Must-Reads from Around the World: February 17, 2012

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Fabrizio Bensch/Reuters

German President Christian Wulff makes a statement in the presidential residence Bellevue Palace in Berlin, February 17, 2012

President Resigns – German President Christian Wulff resigned Friday morning amid a home loan scandal. In a unprecedented move, prosecutors asked parliament to remove Wulff’s immunity to better investigate the allegations, AFP reports. German Chancellor Angela Merkel may be the most affected: she had hand-selected Wulff for the largely ceremonial role, and his unceremonious departure – the second president during her time in office – damages her political authority, the Daily Telegraph reports.

Libyan Anniversary – February 17 marks the one-year anniversary of the Libyan uprising. While no official celebrations have been announced, spontaneous events began Thursday night as locals marked the momentous occasion. Revolutionary militias have rendered the interim government impotent according to the Washington Post. And TIME’s Vivienne Walt contends that Libya is more dangerous after the fall of Gaddafi.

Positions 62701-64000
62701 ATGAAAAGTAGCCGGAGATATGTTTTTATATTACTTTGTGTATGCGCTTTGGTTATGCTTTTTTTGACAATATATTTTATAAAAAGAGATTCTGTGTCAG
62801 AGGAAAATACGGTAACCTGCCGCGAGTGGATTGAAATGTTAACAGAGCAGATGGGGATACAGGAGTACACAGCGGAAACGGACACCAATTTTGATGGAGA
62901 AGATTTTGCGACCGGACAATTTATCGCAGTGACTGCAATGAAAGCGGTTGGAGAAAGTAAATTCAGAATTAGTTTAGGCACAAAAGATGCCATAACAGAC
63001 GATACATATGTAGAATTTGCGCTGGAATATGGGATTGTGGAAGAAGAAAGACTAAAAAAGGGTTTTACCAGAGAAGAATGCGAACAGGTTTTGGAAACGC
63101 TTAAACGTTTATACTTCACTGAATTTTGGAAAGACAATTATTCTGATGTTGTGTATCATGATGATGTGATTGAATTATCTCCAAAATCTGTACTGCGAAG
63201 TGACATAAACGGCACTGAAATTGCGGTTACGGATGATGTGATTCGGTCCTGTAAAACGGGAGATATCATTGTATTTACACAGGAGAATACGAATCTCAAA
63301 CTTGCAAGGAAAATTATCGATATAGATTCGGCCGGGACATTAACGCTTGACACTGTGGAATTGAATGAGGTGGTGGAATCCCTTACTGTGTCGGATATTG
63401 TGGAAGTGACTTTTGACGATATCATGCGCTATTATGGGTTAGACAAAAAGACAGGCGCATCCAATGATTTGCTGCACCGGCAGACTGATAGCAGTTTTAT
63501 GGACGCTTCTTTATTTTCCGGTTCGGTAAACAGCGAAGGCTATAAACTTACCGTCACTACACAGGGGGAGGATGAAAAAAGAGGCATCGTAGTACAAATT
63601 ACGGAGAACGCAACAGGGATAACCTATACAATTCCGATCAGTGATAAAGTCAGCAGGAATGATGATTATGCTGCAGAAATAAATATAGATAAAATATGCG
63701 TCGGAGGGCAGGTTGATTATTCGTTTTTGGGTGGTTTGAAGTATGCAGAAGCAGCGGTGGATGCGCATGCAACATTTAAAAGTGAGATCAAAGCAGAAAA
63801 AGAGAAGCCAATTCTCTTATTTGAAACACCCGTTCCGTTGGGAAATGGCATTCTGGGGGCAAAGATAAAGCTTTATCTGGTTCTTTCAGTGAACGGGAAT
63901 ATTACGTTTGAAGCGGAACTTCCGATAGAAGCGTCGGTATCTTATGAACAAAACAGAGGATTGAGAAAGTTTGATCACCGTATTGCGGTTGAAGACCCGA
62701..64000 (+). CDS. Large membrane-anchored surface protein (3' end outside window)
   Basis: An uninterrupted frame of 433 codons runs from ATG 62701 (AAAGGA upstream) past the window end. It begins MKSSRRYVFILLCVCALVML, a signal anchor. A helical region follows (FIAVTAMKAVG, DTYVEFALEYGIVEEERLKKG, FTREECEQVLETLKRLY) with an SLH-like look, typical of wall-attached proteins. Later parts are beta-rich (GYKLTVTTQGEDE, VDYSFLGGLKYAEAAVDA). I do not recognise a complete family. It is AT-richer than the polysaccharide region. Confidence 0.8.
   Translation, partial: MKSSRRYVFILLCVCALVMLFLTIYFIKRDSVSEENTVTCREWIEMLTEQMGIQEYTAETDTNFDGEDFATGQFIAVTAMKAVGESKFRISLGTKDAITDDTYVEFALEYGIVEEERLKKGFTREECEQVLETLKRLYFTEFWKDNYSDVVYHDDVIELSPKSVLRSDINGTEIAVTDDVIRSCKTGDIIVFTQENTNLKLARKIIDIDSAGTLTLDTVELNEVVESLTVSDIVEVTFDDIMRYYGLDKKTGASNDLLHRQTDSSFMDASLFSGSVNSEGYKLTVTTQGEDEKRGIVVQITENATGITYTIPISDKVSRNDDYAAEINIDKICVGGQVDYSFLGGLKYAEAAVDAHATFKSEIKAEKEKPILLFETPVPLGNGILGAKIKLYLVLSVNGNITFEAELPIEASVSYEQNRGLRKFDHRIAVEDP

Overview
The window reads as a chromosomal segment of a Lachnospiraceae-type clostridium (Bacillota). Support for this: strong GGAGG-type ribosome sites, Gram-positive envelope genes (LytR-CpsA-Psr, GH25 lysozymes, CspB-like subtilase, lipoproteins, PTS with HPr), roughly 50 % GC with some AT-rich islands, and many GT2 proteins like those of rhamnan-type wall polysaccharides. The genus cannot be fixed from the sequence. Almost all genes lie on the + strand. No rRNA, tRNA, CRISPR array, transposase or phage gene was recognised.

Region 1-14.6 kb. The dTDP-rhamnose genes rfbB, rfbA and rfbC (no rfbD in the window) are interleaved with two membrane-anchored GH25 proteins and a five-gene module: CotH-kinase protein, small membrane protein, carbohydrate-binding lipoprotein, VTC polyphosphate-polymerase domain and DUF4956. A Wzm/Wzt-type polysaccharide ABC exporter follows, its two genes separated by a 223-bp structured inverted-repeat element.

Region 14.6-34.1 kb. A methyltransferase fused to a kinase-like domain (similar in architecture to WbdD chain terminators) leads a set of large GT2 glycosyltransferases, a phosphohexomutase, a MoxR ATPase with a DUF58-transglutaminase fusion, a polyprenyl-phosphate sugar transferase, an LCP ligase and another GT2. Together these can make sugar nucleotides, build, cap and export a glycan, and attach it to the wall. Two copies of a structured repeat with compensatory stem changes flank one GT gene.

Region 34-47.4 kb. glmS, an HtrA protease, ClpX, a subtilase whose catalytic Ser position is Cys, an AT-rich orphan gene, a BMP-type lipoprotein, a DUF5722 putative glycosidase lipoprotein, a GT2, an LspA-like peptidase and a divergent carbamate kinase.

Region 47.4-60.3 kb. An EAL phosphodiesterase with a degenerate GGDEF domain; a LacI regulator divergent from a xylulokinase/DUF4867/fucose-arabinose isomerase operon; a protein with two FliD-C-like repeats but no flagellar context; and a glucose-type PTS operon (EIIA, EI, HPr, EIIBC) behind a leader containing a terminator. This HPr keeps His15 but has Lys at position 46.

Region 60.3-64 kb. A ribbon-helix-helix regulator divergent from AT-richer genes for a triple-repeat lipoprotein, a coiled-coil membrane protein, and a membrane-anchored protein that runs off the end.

Cutting Aid   – The Atlantic explores the consequences of cutting aid to Egypt. Several U.S. congressmen have called for the removal of funds after the indictment of 16 aid workers. Cutting aid to Egypt will directly affect the peace treaty between the nation and Israel. U.S. aid to Egypt is seen as one of the key incentives of the 1979 treaty that ended decades of fighting between the nations.

Defining Doha –  “Arabian Rivera” or traditional society? The Pearl, an exclusive enclave of Qatari city of Doha, is struggling to blend the ultra-conservative and the ultra-modern. Since the sale of alcohol was banned in December 2011, restaurants and stores complain of a 50% drop in traffic, Le Monde reports.

One Step Back – In a symbolic vote, 99.7% of Serbs in northern Kosovo rejected the Albanian-led state government, the Wall Street Journal reports. The vote, while non-binding, reveals serious levels of mistrust among the nation’s ethnic groups and presents another hurdle in Serbia’s desire to join the European Union.